Centre for Choreographic Cooperation
Before presiding over the destinies of their respective dance troupes, the Bordeaux National Opera Ballet’s Choreographer and Director Charles Jude and the Toulouse Capitole Ballet’s Choreographer and Dance Director Kader Belarbi were leading “étoile” dancers at the Paris Opera Ballet. As for Thierry Malandain, he has made a name for himself as the creator of works presented in France and worldwide with Malandain Ballet Biarritz as well as prestigious international ballets.
Today, these three major figures focus on the aesthetics of classical dance from its roots to its most current forms. Their collaboration is a result of the Greater South West’s Centre for Choreographic Cooperation (in French: Pôle de coopération chorégraphique du Grand Sud-Ouest).
The Centre’s project came to be in 2012 as a result of several observations. Ballet, now more than ever, continues to delight a broad audience thanks to works taken from its repertoire and creations. Despite this popularity, there are only five hundred dancers employed under permanent contracts in France, there are very few troupes compared to other countries, and ultimately there aren’t many young choreographers demanding a commitment to academic vocabulary. This is even more ironic than the vocabulary, since Ballet as a theatrical genre earned a reputation for excellence in France before spreading throughout Europe and then worldwide.
In this context, the Centre’s aim is to encourage a joint analysis of Ballet today by creating and producing new choreographies, an economic model for tours, conditions for emerging young classical/neo-classical choreographers, training and dancing careers, etc.
Young Choreographers’ Competition : objectives ans issues
It is often difficult today for a young classical/neo-classical choreographer to gain recognition or launch a creative project. Hiring an ensemble of classically trained dancers that can be available for several weeks to create a performance, finding theaters where they can be booked, etc. are activities that are too often out of reach.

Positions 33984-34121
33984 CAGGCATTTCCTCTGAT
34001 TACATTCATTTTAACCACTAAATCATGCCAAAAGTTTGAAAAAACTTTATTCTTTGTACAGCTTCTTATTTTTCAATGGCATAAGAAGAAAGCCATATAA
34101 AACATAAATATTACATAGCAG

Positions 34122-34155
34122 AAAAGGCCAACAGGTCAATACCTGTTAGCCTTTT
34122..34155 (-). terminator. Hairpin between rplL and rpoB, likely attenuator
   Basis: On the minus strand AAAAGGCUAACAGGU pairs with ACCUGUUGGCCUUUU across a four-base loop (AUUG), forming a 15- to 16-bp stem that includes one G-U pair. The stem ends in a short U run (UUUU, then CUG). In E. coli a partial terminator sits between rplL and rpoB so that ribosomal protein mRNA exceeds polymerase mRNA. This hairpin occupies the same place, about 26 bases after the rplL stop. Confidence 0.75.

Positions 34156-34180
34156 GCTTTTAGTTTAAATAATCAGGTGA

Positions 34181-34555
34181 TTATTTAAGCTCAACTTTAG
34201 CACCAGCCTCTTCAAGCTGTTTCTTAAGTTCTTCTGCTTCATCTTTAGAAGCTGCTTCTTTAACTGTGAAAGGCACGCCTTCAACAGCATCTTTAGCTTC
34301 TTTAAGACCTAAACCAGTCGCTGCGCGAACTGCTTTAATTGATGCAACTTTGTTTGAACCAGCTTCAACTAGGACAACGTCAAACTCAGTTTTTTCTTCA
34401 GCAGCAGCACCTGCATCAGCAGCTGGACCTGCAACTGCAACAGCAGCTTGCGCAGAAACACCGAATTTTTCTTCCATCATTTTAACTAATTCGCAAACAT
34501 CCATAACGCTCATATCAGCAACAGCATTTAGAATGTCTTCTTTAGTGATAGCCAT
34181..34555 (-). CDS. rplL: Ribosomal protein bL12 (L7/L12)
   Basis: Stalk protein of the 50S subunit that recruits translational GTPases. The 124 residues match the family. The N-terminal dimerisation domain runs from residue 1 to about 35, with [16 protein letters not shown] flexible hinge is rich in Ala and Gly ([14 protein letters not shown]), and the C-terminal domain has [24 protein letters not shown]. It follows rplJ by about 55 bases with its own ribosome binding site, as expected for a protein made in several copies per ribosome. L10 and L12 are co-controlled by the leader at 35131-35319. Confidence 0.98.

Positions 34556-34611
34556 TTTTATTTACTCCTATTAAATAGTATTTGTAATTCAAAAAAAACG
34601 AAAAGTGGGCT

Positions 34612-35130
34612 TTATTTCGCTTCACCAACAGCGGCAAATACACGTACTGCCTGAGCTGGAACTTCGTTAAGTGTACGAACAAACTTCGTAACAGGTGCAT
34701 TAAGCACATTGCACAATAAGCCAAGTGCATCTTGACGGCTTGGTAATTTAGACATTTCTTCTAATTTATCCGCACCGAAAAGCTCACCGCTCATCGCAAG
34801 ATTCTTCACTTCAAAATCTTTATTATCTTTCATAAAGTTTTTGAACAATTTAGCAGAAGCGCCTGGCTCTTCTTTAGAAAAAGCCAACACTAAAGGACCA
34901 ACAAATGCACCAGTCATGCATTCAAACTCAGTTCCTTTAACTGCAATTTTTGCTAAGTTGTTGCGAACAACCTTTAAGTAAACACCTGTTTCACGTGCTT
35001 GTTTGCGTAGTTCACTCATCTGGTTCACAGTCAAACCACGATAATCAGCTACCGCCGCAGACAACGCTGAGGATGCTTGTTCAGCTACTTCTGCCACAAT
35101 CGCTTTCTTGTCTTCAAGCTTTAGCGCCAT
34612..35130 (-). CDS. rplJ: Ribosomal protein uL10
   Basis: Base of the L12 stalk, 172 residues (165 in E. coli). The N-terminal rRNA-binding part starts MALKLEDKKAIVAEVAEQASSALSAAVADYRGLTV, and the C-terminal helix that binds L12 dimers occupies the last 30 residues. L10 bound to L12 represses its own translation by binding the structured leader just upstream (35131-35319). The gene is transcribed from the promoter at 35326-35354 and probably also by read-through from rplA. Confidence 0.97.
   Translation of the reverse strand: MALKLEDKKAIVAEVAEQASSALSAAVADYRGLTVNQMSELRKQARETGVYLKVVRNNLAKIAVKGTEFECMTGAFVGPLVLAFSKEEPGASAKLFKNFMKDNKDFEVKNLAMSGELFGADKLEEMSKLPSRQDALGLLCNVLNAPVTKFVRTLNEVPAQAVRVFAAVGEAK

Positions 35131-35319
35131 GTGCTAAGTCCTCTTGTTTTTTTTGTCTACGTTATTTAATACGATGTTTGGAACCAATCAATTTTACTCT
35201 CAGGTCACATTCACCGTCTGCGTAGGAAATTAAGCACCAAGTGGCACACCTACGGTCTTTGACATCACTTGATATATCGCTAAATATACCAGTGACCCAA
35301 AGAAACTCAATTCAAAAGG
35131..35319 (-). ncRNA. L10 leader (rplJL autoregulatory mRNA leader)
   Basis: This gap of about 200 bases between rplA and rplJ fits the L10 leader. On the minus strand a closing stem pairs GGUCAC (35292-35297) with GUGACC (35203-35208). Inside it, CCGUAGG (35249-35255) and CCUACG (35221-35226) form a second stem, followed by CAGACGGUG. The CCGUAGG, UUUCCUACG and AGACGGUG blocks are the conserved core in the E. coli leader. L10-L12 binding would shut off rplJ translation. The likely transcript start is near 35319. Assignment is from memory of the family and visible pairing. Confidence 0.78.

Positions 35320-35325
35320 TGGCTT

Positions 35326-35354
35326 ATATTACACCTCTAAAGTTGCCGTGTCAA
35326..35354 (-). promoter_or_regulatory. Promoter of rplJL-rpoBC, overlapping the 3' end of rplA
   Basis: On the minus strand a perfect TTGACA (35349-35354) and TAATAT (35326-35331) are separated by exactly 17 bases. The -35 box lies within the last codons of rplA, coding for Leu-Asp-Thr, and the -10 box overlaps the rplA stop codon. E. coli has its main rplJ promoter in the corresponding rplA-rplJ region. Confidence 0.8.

Thus above and beyond providing support for emerging young choreographers and new talented individuals, one of the issues pointed out is renewing the ballet repertoire and giving it high visibility in the profession both nationally and internationally.
To assist emerging young choreographers, Charles Jude and Thierry Malandain have decided to create a competition to identify, highlight and assist two budding talents during three seasons by giving them the means to create for an ensemble of classical dancers and present their work to audiences.
Another objective is to also help attract and promote trades that didn’t dare try their luck until now.
The purpose is to assist an “artistic associate” at the Centre for Choreographic Cooperation to prepare him or her to direct a Ballet (artistic and team management, communications, partner relationships, seeking funding, etc.).
Competition’s General Programme
October-november 2015 : Call for applications / Selection stage with 6 finalists
24 April 2016 : Evening of the competition / Selection in Biarritz of two winners and special awards
2016-2017 Season : Creating and performing residency with both Ballet companies.
2017-2018 Season : Artistic Associate – selection of two winners as Artistic Associates and 2nd edition of the Competition for Young Choreographers
Charles Jude, Thierry Malandain et Kader Belarbi © Olivier Houeix